1974 Austrian at Osterreichring by Dieter Quester
You were 35 when your Formula One chance came up. Had you tried to break into grand prix racing before then?
I’d never raced a single-seater until 1969, when I combined some Formula Two races for BMW with winning my second European touring car title for them. I then finished third in the European F2 series in a March in ’71, but went back to touring cars. I did have talks with Max Mosley about a drive with March in F1 for ’72, but Niki Lauda got the seat. My problem was that I had a lot of opportunities with BMW, and they were now moving up to the Gp 5 world championship. And they paid me. For F1, I needed to organise a lot of sponsorship money.
Where did the Surtees deal come from?
Mike Hailwood had broken his leg and Jochen Mass went to McLaren, leaving a space at Surtees. My deal was all put together by Mike Earle, who’d been my team manager in F2, with backing from an Austrian cigarette brand, Memphis.
Did your knowledge of your home circuit prove to be an advantage?
I’d raced sportscars there, but driving a track that fast in an F1 car was a very different proposition. I’d had no testing at all, so it was a really new experience.
You qualified last for the race, but were the only Surtees to make the cut. Neither Derek Bell or Jean-Pierre Jabouille made it in. Was that satisfying?
I was pretty pleased. But I was also quickly learning about the ways of F1. I’d been promised there would only be two cars, but when I arrived Surtees had three. I thought it’d be fine, but soon realised it was a real mess – not enough spares or tyres, etc.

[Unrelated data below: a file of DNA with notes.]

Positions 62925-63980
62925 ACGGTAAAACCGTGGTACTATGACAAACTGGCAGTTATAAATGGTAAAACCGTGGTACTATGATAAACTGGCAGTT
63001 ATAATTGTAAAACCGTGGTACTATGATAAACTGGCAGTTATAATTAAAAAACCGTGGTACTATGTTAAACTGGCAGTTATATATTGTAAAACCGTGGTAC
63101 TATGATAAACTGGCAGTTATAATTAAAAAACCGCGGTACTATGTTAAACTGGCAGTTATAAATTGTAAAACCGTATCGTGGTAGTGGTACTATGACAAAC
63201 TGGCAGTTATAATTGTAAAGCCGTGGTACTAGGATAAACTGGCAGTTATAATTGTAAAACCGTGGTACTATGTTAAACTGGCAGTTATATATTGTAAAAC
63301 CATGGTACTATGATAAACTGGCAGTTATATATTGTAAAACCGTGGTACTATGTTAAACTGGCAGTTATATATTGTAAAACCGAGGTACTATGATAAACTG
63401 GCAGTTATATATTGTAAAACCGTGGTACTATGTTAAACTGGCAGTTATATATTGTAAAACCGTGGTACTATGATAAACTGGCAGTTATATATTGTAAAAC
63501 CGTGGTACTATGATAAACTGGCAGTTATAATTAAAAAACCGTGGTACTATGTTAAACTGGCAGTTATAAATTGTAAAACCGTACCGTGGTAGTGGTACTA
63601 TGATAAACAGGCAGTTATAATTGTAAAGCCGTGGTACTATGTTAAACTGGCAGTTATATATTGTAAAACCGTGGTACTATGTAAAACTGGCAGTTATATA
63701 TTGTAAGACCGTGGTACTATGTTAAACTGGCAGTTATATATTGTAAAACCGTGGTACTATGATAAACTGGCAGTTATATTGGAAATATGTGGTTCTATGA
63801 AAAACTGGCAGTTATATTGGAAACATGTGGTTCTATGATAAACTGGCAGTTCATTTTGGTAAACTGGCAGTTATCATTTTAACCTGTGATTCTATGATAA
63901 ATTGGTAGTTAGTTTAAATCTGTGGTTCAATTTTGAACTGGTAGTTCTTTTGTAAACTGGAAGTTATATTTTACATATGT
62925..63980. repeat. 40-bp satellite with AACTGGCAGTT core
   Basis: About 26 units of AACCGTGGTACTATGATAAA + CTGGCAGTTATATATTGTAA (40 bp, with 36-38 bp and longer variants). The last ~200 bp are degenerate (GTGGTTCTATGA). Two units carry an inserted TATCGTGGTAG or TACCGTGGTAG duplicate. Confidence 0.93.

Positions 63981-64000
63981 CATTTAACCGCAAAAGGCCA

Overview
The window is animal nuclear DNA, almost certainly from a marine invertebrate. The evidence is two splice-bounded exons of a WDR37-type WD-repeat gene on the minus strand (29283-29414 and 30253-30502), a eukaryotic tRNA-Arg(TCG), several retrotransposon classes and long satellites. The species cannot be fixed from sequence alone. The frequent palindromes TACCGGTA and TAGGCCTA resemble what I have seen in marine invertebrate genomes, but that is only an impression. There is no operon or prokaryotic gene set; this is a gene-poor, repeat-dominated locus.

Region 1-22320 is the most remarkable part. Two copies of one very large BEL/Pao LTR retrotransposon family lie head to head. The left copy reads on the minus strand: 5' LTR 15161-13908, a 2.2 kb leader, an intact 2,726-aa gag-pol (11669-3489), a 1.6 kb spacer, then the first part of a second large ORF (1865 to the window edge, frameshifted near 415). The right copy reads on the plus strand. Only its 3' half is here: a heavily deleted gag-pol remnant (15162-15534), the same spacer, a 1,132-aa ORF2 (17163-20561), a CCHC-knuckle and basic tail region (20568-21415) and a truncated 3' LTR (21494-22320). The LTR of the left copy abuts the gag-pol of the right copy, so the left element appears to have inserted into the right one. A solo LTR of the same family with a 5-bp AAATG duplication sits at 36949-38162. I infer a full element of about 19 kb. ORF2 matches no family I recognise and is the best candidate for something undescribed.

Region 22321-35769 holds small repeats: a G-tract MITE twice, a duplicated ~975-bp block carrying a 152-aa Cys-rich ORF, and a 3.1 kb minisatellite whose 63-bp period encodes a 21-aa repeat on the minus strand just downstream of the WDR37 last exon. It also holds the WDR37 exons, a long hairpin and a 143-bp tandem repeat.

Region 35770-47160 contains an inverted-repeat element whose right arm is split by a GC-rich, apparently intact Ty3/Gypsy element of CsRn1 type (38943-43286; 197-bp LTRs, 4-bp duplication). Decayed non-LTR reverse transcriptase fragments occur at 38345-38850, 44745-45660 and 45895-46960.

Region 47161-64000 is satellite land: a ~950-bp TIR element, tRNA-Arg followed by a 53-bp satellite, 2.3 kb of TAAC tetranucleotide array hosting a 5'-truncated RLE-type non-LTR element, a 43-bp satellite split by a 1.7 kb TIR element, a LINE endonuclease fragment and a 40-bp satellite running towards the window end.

In the event you had a quiet race and rose up to finish ninth…
Finishing was my target, I was not experienced enough to expect better. I wasn’t too nervous before the start because I thought back to my F2 days racing against all these F1 stars: Fittipaldi, Peterson, Regazzoni. I thought, “Okay, you know these guys, and they pretty well cook with the same water as you – just stay cool”. I had a good fight with Graham Hill’s Embassy Lola, and then also with Ian Ashley’s Trojan. But I learnt that F1 is all about what car you have and the Surtees wasn’t great. John was a good guy, but lacked money.
Why did you not carry on and do more races?
After Austria I shook hands with John on a deal to do the Italian, US and Canadian GPs. But I’d been taken aback by the ways of F1 — and in a TV interview the next day I said that John seemed “a tricky man”. I didn’t mean it in a bad way — just that’s how they survived in F1. Word got back to John, so he said: “If you think that, it’s better you don’t drive for me.” So he took my friend and fellow Austrian Helmuth Koinigg instead, who was then killed at the Glen. It was an odd feeling — and I was very sad.
Did you come close to an F1 drive again?
No. Maybe I should have tried harder, but I was happy with what I had at BMW. I won two more ETC titles and four Spa 24 Hours. I think that’s okay.